Total Maximum Daily Load: Court case looks to push for Ohio EPA nutrients limit for Lake Erie
For the second time in two years Chicago-based Environmental Law & Policy Center appears to have forced the Ohio Environmental Protection Agency’s hand in seeking solutions to Lake Erie’s ongoing nutrients pollution problem.
In U.S Northern District of Ohio Court hearings on July 17 and July 30, ELPC attorneys sought a summary judgement requiring the U.S. Environmental Protection Agency to force OEPA to create a total maximum daily load for western Lake Erie, and a set, enforceable schedule for achieving nutrients reductions.
The suit was filed Feb. 7. Just a few days later, Ohio Gov. Mike DeWine announced the OEPA intended to create a TMDL, something environmental advocates had been seeking for years.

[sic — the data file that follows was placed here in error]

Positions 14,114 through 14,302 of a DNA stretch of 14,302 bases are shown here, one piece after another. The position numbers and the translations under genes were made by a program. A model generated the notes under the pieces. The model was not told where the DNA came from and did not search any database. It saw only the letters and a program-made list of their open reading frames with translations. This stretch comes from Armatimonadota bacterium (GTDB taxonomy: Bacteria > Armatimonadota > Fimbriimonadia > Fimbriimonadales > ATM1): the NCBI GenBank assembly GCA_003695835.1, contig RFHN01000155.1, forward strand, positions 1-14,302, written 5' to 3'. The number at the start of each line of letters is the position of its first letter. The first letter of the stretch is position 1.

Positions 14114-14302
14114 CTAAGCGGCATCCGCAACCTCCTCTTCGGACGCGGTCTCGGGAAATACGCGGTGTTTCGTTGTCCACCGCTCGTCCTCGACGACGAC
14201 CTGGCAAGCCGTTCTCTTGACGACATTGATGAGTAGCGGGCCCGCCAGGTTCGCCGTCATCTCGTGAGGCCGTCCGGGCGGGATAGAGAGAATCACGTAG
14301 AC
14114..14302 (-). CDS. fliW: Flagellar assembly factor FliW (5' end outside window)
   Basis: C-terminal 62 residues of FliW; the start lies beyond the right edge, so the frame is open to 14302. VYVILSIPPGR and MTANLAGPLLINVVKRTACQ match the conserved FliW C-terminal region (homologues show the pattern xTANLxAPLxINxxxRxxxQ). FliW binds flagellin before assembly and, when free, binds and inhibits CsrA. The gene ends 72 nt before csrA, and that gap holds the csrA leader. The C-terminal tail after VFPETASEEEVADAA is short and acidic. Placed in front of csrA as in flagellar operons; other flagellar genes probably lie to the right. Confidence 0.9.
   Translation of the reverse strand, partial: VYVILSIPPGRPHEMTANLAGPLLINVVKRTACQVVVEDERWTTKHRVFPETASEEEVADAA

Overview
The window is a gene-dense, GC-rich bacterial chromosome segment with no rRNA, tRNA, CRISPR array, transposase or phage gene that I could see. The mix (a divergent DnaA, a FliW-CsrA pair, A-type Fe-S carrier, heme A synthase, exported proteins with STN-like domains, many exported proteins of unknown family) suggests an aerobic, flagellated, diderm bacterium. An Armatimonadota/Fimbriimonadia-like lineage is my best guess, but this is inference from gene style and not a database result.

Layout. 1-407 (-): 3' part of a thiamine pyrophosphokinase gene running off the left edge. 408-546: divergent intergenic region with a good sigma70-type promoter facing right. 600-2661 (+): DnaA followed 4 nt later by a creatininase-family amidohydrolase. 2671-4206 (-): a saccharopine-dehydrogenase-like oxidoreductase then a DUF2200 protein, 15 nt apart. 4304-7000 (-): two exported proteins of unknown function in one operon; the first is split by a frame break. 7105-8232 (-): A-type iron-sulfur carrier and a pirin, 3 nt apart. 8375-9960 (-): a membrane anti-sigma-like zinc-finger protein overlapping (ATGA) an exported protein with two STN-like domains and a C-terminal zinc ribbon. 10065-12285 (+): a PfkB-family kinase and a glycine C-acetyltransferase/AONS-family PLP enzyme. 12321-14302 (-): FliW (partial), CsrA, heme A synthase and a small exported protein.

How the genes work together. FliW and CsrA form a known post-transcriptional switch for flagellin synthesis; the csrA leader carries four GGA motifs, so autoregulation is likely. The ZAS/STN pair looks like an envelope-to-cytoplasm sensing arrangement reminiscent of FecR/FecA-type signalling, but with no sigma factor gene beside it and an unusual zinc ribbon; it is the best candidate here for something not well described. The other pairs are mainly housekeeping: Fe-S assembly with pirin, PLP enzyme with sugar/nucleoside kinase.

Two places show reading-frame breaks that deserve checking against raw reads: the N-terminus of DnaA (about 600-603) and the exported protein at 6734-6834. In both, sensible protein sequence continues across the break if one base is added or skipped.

“The judge has heard extensively from both plaintiffs, ELPC and Advocates for a Clean Lake Erie,” said Howard Learner, ELPC director. “The judge heard arguments from both sides on the Clean Water Act issues, all of which are focused on the recurring, longstanding toxic algae problem in western Lake Erie. The evidence is clear: 90% of the phosphorous pollution causing the toxic algae outbreaks almost every summer is attributable to agriculture runoff into the water and that’s principally fertilizer and manure.”